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Hyoid Bone Syndrome

A condition characterized by both dental and non-dental referral sites, this degenerative injury of the middle pharyngeal constrictor muscle is confirmed by photomicroscopic evidence of insertion tendinosis.
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The muscles attached to the greater cornu were incised and reflected from the tip of the cornu to the junction of the greater cornu with the body of the hyoid bone. The greater cornu was then removed at the junction of the body with bone rongeurs, the site was irrigated, a Penrose drain was placed, and the incision was closed with sutures.

Figure 7. Photograph represents original magnification X3 with arrow at (B) showing atrophic fibers and increased numbers of centrally placed nuclei. Arrow at (F) indicates collagen separating muscle fascicles. Arrow at (H) represents normal cell type, and arrow at (I) indicates necrotic area in tissue characterized by histocytic phagocytosis. There is “rounding-up” arrangement of degenerative fibers, which is significant histopathic sign of myopathy (along with finding of pleomorphic, multinucleated, sarcolemmal nuclei-forming “chains”).

Histopathologic Findings

The greater cornu with its muscle attachments was submitted to pathology service for microscopic examination to determine whether insertion tendinosis was responsible for the painful condition of hyoid bone syndrome. The pathologist noted in his report that no inflammatory changes were seen within the cartilage of the surrounding connective tissue, and the hematopoietic cells of the bone marrow were normal (see Figure 5). However, the findings of interest were the presence of “focal, degenerative changes of the striated muscle surrounding the cornual end of the hyoid, characterized by focal necrosis, mild atrophic changes, and cytoplasmic basiophilia. These degenerative changes do not appear to be accompanied by a significant inflammatory infiltrate” (see Figures 6 through 8).

Figure 8. Photograph represents original magnification X4 with arrow at (B) indicating atrophic fibers with increased numbers of centrally placed nuclei of different sizes in center of sarcolemma. Arrow at (C) indicates increased numbers of nuclei-forming nuclei chains (sign of focal degeneration.) Arrow at (D) shows hyalinization of cell fiber.

The descriptions of the specimen were consistent with the findings of Pedersen and Key,8 Sandstrom and Wahlgreen,9 Schallock and Linder,10 and Ernest et al.,11 in their respective investigations of insertion tendinosis found in other parts of the body. In their studies, Schallock and Linder10 reported precipitate formation in the ground substance, followed by swelling, then shriveling of the attachment fibers, with disintegration of the fine structure. This condition was followed by fatty degeneration, foci of necrosis, appearance of hyalin, and in the late stage of degeneration, deposition of calcium. The same degenerative process has been identified and reported concerning injury to the lateral tendon of the temporal muscle called temporal tendinitis.11,12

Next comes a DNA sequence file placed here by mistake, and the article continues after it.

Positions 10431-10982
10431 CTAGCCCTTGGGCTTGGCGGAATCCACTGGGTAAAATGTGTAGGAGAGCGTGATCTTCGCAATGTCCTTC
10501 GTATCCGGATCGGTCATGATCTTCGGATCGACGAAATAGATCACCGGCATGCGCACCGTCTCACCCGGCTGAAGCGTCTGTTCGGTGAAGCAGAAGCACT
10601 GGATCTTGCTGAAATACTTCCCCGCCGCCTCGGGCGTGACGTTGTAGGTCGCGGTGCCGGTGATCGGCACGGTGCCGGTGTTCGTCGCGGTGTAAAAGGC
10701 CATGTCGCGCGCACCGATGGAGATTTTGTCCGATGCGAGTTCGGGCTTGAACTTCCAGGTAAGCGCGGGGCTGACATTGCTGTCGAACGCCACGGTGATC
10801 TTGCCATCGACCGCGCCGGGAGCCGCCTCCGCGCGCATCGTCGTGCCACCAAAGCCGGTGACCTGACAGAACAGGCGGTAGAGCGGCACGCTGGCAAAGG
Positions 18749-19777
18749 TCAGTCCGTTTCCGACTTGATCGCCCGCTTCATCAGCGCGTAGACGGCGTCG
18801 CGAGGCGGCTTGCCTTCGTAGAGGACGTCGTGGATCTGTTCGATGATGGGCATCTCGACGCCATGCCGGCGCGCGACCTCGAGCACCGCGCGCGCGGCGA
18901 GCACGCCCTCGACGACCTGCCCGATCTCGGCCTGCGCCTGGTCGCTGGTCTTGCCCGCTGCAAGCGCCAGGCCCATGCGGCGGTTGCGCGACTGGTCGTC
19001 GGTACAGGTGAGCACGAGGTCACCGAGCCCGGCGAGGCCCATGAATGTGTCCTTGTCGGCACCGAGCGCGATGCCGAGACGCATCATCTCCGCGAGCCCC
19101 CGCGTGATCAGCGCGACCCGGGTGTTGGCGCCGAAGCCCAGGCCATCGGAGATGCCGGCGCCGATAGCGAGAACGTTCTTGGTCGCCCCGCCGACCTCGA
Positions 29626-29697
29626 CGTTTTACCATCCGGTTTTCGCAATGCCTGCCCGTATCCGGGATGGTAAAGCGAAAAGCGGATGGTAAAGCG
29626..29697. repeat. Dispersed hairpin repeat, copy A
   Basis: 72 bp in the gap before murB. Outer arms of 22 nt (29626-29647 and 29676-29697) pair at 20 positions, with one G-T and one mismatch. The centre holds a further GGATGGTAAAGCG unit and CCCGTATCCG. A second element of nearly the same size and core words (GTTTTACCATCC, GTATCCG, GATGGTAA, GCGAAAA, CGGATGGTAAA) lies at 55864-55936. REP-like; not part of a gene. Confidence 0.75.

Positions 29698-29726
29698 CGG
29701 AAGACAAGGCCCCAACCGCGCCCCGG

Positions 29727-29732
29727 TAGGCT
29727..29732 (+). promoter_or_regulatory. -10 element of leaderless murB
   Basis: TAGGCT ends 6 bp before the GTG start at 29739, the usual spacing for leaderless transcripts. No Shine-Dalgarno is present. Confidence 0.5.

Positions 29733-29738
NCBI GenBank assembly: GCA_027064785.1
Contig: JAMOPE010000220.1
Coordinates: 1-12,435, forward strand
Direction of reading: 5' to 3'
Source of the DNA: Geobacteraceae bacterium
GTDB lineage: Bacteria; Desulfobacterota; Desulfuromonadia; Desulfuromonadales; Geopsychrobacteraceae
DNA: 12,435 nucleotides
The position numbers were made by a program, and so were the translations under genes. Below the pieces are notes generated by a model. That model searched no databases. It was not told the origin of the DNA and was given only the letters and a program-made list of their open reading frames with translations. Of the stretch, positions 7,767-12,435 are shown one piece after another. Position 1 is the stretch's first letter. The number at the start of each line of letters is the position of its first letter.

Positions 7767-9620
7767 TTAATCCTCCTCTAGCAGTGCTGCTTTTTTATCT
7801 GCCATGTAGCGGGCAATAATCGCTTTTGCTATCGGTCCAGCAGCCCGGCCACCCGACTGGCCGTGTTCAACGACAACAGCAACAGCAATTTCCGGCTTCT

Muscle Attachments

Two muscles have their attachments at the distal cornual end of the hyoid bone. The MCPM has origin fibers located on the greater cornual tip and occasionally the mediosuperior surface of the greater cornu, whereas the hyoglossus muscle lies more laterally (see Figure 1). Further, the MPCM has its origin on the most distal end of the stylohyoid ligament, the lesser cornu, and the length of the superior surface and/or tip of the greater cornu. In this specimen, the degenerated tissue site was medially oriented to the superior surface of the greater cornu. This location is consistent with the anatomic and surgical locations given for the origin fibers of the MPCM.


A patient with signs and symptoms of hyoid bone syndrome was evaluated and subsequently underwent surgical operation. The hyoid greater cornu was identified as the site of injury and was excised. The tissue was identified as origin fibers of the MPCM at the greater cornu. Pathologic microscopic findings of focal, degenerative changes with foci of necrosis, hyalin, chaining of centrally placed multiple nuclei, and elongation of muscle fibers—consistent with myopathy—were confirmed.

The patient’s postoperative course included initial difficulty in swallowing and eating, followed by progressive improvement and elimination of the painful symptoms. The patient also noted immediate cessation of temple headache and ear pain in the afternoon of that same day after the morning surgical procedure.

The thermal lesioning modality is now the treatment of choice for other focal, degenerative, somatic attachments in the head, jaw, and neck.13-18 Because the region of injury is focal, studies are underway to confirm the efficacy of using radiofrequency thermal lesioning to treat hyoid bone syndrome.19


This article describes the condition known as Hyoid Bone Syndrome, its diagnosis by exclusion, and the histopathologic evidence of focal, degenerative muscle injury with signs and symptoms of interest to dentists and physicians has been reported. The injury involves the origin fibers of the middle pharyngeal constrictor muscle on the greater cornu of the hyoid bone. The microscopic evidence of injury to the middle pharyngeal constrictor muscle of the pharynx, as described, lends validity to other clinical reports of patients who suffer hyoid bone syndrome.


We express special appreciation to Danny G. Harvey, MD, neuropathologist at Baptist Medical Center, Montgomery, Alabama, for his assistance in the photomicroscopy of the pathology tissues obtained.

Last updated on: May 16, 2011